Association of Kidney Function With Inflammatory and Procoagulant Markers in a Diverse Cohort: A Cross-Sectional Analysis From the Multi-Ethnic Study of Atherosclerosis (MESA)

Christopher Keller; Ronit Katz; Mary Cushman; Linda F. Fried; Michael Shlipak


BMC Nephrology 

In This Article

Abstract and Background


Background. Prior studies using creatinine-based estimated glomerular filtration rate (eGFR) have found limited associations between kidney function and markers of inflammation. Using eGFR and cystatin C, a novel marker of kidney function, the authors investigated the association of kidney function with multiple biomarkers in a diverse cohort.
Methods. The Multi-Ethnic Study of Atherosclerosis consists of 6,814 participants of white, African-American, Hispanic, and Chinese descent, enrolled from 2000–2002 from six U.S. communities. Measurements at the enrollment visit included serum creatinine, cystatin C, and six inflammatory and procoagulant biomarkers. Creatinine-based eGFR was estimated using the four-variable Modification of Diet in Renal Disease equation, and chronic kidney disease was defined by an eGFR < 60 mL/min/1.73 m2.
Results. Adjusted partial correlations between cystatin C and all biomarkers were statistically significant: C-reactive protein (r = 0.08), interleukin-6 (r = 0.16), tumor necrosis factor-α soluble receptor 1 (TNF-αR1; r = 0.75), intercellular adhesion molecule-1 (r = 0.21), fibrinogen (r = 0.14), and factor VIII (r = 0.11; two-sided p < 0.01 for all). In participants without chronic kidney disease, higher creatinine-based eGFR was associated only with higher TNF-αR1 levels.
Conclusion. In a cohort characterized by ethnic diversity, cystatin C was directly associated with multiple procoagulant and inflammatory markers. Creatinine-based eGFR had similar associations with these biomarkers among subjects with chronic kidney disease.


Higher levels of markers of inflammation, such as C-reactive protein (CRP) and interleukin 6 (IL-6), have been associated with cardiovascular disease in healthy populations.[1,2,3] In subjects with end stage renal disease (ESRD), inflammatory biomarkers are significantly elevated and predict poor outcomes.[4,5,6,7] In subjects with kidney disease not on hemodialysis, kidney function has been associated with markers of inflammation for creatinine-based estimated glomerular filtration rates (eGFR) below 60 mL/min/1.73 m2. Above that threshold, two studies did not find an association between eGFR and markers of inflammation.[8,9]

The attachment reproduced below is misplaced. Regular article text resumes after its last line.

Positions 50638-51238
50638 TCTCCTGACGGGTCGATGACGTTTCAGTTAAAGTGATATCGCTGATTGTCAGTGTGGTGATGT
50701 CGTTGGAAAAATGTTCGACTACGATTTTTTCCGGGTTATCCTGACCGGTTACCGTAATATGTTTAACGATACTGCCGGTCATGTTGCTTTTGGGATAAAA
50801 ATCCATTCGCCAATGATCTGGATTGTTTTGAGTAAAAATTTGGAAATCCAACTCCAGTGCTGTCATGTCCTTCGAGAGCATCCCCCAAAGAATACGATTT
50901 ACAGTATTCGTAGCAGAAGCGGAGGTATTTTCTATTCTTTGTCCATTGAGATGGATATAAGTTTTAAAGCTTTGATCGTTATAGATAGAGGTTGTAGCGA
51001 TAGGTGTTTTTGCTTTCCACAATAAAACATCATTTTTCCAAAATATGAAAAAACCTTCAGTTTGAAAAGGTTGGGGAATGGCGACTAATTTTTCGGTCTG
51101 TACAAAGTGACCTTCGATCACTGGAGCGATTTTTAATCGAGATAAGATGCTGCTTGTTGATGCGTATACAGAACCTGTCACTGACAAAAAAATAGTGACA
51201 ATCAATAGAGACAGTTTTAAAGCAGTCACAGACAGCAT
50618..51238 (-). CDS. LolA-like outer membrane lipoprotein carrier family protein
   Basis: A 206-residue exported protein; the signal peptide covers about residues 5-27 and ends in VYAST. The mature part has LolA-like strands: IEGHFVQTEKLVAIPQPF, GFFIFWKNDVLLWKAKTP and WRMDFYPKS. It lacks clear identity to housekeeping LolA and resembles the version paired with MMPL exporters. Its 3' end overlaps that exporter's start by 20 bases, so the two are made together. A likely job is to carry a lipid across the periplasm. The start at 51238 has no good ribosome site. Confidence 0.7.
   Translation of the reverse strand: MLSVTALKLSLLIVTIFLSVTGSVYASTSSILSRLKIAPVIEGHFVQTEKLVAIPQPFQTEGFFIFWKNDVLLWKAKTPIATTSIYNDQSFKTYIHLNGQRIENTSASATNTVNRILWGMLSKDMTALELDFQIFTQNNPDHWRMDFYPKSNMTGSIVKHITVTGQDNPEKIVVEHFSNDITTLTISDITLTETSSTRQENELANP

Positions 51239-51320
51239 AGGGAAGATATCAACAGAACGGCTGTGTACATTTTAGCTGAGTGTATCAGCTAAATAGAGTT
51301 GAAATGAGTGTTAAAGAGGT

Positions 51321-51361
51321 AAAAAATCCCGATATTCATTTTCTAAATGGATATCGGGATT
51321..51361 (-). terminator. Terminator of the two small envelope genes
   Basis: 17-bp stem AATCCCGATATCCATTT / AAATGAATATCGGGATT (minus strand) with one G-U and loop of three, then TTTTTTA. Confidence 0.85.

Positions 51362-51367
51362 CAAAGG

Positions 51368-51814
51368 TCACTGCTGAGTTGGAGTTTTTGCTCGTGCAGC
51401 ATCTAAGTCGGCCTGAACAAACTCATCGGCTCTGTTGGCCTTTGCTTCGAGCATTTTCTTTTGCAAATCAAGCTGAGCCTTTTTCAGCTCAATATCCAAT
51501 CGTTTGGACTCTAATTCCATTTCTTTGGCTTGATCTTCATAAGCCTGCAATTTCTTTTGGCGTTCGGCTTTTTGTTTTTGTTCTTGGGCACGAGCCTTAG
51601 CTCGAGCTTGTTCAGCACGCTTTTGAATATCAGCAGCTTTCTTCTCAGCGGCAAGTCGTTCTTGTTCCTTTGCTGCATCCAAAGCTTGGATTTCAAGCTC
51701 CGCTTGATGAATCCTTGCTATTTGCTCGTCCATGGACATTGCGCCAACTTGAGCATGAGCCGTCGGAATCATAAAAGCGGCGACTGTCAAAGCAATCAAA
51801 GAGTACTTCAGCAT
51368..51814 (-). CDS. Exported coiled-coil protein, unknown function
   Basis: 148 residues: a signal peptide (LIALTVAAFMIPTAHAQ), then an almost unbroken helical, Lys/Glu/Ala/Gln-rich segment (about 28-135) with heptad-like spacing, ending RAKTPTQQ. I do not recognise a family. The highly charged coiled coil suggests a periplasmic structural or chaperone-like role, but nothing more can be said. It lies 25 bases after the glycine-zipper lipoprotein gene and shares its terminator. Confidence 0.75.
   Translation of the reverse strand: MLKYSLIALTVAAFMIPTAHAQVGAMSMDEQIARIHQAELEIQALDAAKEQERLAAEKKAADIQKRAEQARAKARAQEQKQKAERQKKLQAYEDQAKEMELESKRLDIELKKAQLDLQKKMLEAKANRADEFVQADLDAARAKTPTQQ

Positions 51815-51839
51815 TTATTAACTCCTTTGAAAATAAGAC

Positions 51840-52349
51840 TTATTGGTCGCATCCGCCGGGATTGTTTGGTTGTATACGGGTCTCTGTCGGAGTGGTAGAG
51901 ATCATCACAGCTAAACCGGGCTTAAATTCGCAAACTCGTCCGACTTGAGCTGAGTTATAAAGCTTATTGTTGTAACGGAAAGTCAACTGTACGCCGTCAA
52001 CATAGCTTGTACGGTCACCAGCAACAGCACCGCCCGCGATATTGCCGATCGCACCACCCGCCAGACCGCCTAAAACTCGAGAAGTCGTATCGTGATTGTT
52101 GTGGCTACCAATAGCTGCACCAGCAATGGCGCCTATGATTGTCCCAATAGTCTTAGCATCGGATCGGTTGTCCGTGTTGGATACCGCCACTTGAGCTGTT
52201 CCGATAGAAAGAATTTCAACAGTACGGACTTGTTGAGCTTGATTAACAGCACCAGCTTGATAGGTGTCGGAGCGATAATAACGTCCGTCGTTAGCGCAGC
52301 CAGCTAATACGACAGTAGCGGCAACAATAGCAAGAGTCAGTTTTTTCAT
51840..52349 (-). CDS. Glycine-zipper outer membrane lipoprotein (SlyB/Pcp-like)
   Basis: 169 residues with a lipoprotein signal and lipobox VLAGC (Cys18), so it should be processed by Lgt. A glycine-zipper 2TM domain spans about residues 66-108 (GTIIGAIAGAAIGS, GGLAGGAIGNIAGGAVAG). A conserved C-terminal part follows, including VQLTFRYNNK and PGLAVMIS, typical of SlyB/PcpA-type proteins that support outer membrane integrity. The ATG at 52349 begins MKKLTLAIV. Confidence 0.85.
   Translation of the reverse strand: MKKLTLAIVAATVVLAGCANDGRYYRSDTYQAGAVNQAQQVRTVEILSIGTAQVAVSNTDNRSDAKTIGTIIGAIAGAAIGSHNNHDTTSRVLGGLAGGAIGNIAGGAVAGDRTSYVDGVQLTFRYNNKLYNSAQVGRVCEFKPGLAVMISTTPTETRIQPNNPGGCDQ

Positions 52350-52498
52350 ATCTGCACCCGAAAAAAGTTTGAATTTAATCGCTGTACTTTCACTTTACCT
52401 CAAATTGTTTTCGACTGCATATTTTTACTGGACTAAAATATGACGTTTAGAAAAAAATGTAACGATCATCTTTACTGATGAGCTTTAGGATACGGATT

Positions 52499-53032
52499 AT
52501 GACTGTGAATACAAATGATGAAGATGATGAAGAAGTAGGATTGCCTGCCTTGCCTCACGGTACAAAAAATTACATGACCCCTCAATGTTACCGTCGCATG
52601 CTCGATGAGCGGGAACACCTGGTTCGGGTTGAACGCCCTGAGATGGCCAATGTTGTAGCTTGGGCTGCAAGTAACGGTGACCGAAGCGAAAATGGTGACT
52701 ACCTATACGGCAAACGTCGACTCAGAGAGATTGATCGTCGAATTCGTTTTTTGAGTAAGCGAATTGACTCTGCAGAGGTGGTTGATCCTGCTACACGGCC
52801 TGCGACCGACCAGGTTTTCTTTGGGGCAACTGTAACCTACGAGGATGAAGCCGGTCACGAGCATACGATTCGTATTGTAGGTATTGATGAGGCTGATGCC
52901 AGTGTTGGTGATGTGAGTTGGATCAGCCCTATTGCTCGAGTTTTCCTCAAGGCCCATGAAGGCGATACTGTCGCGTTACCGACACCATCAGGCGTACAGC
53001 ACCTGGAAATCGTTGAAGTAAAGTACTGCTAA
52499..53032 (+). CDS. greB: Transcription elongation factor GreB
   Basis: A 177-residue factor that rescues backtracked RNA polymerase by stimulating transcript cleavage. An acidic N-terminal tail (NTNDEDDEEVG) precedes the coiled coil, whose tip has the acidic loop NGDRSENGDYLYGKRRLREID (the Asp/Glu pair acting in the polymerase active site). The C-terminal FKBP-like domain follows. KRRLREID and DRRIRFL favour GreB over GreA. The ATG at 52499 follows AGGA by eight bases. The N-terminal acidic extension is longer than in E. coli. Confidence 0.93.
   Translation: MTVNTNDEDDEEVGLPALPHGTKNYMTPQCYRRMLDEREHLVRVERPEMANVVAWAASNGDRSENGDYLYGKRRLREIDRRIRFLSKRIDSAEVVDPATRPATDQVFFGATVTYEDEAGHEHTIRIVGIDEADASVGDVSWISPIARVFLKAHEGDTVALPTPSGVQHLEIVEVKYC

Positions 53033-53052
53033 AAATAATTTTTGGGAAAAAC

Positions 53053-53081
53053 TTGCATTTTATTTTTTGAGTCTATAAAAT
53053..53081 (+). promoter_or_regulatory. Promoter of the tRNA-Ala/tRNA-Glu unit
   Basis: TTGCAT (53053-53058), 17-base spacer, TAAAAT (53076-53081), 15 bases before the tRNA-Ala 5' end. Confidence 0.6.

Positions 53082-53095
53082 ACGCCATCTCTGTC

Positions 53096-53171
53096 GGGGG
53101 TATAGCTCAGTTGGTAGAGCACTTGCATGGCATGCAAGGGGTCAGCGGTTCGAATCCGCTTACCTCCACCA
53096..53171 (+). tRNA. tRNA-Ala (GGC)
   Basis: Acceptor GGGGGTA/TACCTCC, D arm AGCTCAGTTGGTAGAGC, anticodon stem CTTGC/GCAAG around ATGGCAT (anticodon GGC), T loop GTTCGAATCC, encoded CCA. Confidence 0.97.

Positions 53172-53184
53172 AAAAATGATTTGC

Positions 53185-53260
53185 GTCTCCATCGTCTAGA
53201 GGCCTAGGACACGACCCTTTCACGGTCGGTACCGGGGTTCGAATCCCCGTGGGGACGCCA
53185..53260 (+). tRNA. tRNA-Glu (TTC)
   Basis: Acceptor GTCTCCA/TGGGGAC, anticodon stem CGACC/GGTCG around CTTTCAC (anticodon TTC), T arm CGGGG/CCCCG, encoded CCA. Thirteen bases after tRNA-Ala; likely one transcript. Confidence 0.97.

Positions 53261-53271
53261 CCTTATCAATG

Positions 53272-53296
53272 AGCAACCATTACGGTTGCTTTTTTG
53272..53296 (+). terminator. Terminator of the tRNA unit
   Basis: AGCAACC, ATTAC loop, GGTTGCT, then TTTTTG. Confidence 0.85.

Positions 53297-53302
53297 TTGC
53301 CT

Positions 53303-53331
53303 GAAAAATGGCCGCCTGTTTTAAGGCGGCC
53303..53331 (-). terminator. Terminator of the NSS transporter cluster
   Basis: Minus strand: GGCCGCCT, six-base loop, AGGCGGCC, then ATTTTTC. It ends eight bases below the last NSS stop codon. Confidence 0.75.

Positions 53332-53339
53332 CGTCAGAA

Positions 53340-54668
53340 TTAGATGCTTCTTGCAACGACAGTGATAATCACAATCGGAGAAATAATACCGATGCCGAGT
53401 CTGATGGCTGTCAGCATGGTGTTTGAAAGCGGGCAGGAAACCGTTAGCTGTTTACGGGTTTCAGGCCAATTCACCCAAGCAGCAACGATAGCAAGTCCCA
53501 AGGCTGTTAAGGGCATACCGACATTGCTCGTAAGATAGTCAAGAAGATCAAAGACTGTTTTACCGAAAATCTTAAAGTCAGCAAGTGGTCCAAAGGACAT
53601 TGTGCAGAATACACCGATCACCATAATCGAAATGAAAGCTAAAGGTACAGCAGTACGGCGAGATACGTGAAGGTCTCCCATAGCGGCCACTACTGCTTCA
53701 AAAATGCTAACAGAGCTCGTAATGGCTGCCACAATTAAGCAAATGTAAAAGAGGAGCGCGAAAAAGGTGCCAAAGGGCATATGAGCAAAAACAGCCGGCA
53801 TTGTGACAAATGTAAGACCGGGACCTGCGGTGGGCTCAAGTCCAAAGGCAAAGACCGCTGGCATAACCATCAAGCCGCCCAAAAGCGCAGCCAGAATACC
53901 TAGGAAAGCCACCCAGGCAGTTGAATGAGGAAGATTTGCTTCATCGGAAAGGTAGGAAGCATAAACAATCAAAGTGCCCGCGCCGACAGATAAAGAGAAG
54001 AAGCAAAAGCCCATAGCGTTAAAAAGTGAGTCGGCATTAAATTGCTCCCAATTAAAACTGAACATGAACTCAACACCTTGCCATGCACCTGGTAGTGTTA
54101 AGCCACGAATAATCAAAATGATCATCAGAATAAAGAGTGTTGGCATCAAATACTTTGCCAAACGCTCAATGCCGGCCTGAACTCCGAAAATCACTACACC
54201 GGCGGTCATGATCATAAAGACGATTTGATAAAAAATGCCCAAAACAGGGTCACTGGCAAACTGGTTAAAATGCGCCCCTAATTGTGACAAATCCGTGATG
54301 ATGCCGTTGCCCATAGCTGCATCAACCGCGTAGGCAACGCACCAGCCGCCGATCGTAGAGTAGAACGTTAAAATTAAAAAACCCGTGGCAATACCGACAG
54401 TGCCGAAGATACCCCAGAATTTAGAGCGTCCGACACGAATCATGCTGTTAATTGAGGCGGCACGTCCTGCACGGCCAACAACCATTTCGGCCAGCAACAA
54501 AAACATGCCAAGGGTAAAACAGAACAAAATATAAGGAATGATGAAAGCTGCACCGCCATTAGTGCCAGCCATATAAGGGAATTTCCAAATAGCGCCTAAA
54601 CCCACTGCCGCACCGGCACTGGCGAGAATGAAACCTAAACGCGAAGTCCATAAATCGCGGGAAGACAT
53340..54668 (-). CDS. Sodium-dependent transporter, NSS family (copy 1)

Cystatin C, a cysteine protease inhibitor secreted by all nucleated cells, is a novel serum marker for kidney disease that may better detect small changes in kidney function.[10,11,12] Since creatinine-based eGFR is not reliable above 60 mL/min/1.73 m2, cystatin C may be superior in detecting an association with inflammation in subjects with mild to moderate kidney disease.[13,14] Using cystatin C as a marker for kidney function in an ambulatory elderly cohort, all with creatinine-based eGFR ≥ 60, we reported linear associations between cystatin C and five inflammatory markers: CRP, IL-6, tumor necrosis factor alpha (TNF-α), and two soluble TNF-α receptors.[15] In a cohort with known coronary artery disease, cystatin C was associated with both CRP and fibrinogen across the entire cohort, while creatinine-based eGFR was significantly associated with CRP and fibrinogen only for eGFR < 60.[16]

The current study investigated the association of both creatinine-based eGFR and cystatin C with six inflammatory and procoagulant biomarkers in the Multi-Ethnic Study of Atherosclerosis (MESA), a large cohort characterized by racial and ethnic diversity. Compared with prior studies on kidney function and markers of inflammation, this study featured a population with four racial/ethnic groups, a younger mean age (62 years), no clinical cardiovascular disease, and more extensive measurements of both inflammatory and procoagulant biomarkers. In addition, a second objective of this study was to test whether the association between kidney function and multiple inflammatory and procoagulant biomarkers differed by race/ethnicity.


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